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  • Author: Jeffrey White
  • Publication Date: 12-2014
  • Content Type: Policy Brief
  • Institution: The Washington Institute for Near East Policy
  • Abstract: Absent more robust international intervention, the regime remains essentially unopposed in the air, allowing it to continue pursuing its strategic objectives and killing civilians with relative impunity. Prior to the ongoing civil war, the Syrian Arab Air Force (SAAF) was never considered a key component of the Syrian military. Routinely bested by the Israeli Air Force and equipped with a mostly aging fleet of Soviet-era aircraft, it was not seen as an important player in the regional military landscape. The war has changed that, however, raising the SAAF to a prominent role in the struggle to preserve the Assad regime. Since spring 2012, air operations have become a strategic element in the conflict, allowing the regime to strike anywhere in the country with virtual impunity, contributing to the opposition's failure to consolidate control of territory, and supporting a wide variety of military operations. Along the way, the air force has been involved in some of the worst regime attacks on civilians. The SAAF's central role in regime preservation and human-rights violations make it a logical and morally justifiable target for foreign intervention, whether in terms of direct allied air operations or enhanced assistance to the opposition.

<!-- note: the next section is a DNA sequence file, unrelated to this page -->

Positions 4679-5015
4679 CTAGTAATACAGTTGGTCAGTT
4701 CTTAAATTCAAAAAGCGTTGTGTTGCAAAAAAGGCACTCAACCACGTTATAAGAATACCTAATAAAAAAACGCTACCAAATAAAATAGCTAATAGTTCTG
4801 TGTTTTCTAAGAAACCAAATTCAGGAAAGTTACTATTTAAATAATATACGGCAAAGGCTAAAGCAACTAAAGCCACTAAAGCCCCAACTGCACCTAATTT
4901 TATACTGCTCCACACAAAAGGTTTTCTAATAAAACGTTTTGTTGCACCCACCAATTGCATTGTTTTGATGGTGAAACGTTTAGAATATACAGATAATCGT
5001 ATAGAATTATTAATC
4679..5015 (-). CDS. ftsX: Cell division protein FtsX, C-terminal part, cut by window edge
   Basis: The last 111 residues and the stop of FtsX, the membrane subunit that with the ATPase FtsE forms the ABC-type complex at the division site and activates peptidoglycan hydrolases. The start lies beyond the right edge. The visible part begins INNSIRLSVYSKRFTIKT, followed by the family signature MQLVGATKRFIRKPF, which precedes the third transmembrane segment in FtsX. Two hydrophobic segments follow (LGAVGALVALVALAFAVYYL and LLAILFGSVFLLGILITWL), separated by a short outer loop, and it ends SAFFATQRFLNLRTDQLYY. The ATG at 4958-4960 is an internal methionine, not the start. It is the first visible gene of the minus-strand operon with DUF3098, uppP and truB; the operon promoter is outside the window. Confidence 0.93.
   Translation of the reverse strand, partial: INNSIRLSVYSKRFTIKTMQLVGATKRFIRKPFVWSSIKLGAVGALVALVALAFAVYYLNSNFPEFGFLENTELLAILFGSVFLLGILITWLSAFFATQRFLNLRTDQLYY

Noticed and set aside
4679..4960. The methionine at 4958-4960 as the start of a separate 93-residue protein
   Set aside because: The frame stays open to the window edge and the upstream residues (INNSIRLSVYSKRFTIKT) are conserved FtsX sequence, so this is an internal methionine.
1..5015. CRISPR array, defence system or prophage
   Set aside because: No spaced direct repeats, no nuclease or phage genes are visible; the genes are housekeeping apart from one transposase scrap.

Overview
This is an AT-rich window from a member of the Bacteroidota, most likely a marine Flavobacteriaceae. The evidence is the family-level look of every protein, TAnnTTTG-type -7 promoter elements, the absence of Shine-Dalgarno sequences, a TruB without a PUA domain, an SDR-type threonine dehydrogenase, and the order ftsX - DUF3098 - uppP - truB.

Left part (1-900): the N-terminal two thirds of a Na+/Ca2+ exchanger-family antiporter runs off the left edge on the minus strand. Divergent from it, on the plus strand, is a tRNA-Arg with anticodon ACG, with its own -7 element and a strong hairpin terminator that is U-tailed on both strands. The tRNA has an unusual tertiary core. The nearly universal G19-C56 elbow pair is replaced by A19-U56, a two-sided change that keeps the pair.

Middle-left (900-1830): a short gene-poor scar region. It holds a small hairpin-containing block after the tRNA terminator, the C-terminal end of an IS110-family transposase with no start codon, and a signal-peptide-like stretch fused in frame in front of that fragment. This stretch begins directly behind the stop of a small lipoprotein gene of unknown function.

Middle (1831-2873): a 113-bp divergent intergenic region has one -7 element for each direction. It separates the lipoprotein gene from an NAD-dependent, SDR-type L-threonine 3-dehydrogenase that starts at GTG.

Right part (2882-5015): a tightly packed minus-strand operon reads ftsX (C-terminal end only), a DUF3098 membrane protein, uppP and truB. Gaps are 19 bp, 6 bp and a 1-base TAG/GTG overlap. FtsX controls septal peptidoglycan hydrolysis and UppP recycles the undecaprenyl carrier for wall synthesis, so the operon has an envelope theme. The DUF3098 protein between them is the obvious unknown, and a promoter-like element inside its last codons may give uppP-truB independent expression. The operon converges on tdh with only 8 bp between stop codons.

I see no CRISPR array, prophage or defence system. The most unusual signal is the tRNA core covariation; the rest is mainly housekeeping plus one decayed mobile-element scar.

• Political Geography: Israel, Syria
  • Author: David Makovsky
  • Publication Date: 12-2014
  • Content Type: Policy Brief
  • Institution: The Washington Institute for Near East Policy
  • Abstract: The long-serving prime minister suddenly is no longer the presumptive favorite against a rapidly consolidating opposition, which will likely spur him to shore up his own right-wing base throughout the campaign season.
  • Political Geography: Israel
  • Author: Rob Bertholee
  • Publication Date: 12-2014
  • Content Type: Policy Brief
  • Institution: The Washington Institute for Near East Policy